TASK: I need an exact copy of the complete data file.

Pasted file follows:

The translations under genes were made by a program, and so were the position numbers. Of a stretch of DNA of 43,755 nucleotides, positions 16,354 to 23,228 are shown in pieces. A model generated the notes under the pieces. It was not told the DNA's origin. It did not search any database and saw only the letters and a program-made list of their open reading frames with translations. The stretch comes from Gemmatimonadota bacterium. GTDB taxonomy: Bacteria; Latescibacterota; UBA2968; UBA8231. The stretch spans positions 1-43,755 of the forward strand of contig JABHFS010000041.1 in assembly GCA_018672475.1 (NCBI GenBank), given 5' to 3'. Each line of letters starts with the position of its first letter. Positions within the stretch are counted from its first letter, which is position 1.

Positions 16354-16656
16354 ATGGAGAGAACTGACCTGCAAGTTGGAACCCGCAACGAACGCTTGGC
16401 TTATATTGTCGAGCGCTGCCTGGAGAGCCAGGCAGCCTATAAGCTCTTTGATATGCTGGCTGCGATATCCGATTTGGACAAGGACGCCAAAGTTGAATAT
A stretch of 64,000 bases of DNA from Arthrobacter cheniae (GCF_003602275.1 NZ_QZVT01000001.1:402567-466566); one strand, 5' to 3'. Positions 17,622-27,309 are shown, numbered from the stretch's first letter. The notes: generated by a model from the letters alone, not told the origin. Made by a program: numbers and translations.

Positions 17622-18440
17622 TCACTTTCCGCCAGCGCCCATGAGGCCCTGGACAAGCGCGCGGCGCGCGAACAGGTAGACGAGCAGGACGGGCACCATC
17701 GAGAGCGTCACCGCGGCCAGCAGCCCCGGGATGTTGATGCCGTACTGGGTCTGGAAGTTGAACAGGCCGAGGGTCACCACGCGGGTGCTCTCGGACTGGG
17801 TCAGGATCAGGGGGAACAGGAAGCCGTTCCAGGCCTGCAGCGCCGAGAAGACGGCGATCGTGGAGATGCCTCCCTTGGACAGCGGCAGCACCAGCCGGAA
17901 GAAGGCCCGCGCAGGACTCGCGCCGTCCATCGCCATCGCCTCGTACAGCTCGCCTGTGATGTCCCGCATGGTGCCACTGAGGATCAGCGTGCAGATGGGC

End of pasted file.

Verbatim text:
The translations under genes were made by a program, and so were the position numbers. Of a stretch of DNA of 43,755 nucleotides, positions 16,354 to 23,228 are shown in pieces. A model generated the notes under the pieces. It was not told the DNA's origin. It did not search any database and saw only the letters and a program-made list of their open reading frames with translations. The stretch comes from Gemmatimonadota bacterium. GTDB taxonomy: Bacteria; Latescibacterota; UBA2968; UBA8231. The stretch spans positions 1-43,755 of the forward strand of contig JABHFS010000041.1 in assembly GCA_018672475.1 (NCBI GenBank), given 5' to 3'. Each line of letters starts with the position of its first letter. Positions within the stretch are counted from its first letter, which is position 1.

Positions 16354-16656
16354 ATGGAGAGAACTGACCTGCAAGTTGGAACCCGCAACGAACGCTTGGC
16401 TTATATTGTCGAGCGCTGCCTGGAGAGCCAGGCAGCCTATAAGCTCTTTGATATGCTGGCTGCGATATCCGATTTGGACAAGGACGCCAAAGTTGAATAT
A stretch of 64,000 bases of DNA from Arthrobacter cheniae (GCF_003602275.1 NZ_QZVT01000001.1:402567-466566); one strand, 5' to 3'. Positions 17,622-27,309 are shown, numbered from the stretch's first letter. The notes: generated by a model from the letters alone, not told the origin. Made by a program: numbers and translations.

Positions 17622-18440
17622 TCACTTTCCGCCAGCGCCCATGAGGCCCTGGACAAGCGCGCGGCGCGCGAACAGGTAGACGAGCAGGACGGGCACCATC
17701 GAGAGCGTCACCGCGGCCAGCAGCCCCGGGATGTTGATGCCGTACTGGGTCTGGAAGTTGAACAGGCCGAGGGTCACCACGCGGGTGCTCTCGGACTGGG
17801 TCAGGATCAGGGGGAACAGGAAGCCGTTCCAGGCCTGCAGCGCCGAGAAGACGGCGATCGTGGAGATGCCTCCCTTGGACAGCGGCAGCACCAGCCGGAA
17901 GAAGGCCCGCGCAGGACTCGCGCCGTCCATCGCCATCGCCTCGTACAGCTCGCCTGTGATGTCCCGCATGGTGCCACTGAGGATCAGCGTGCAGATGGGC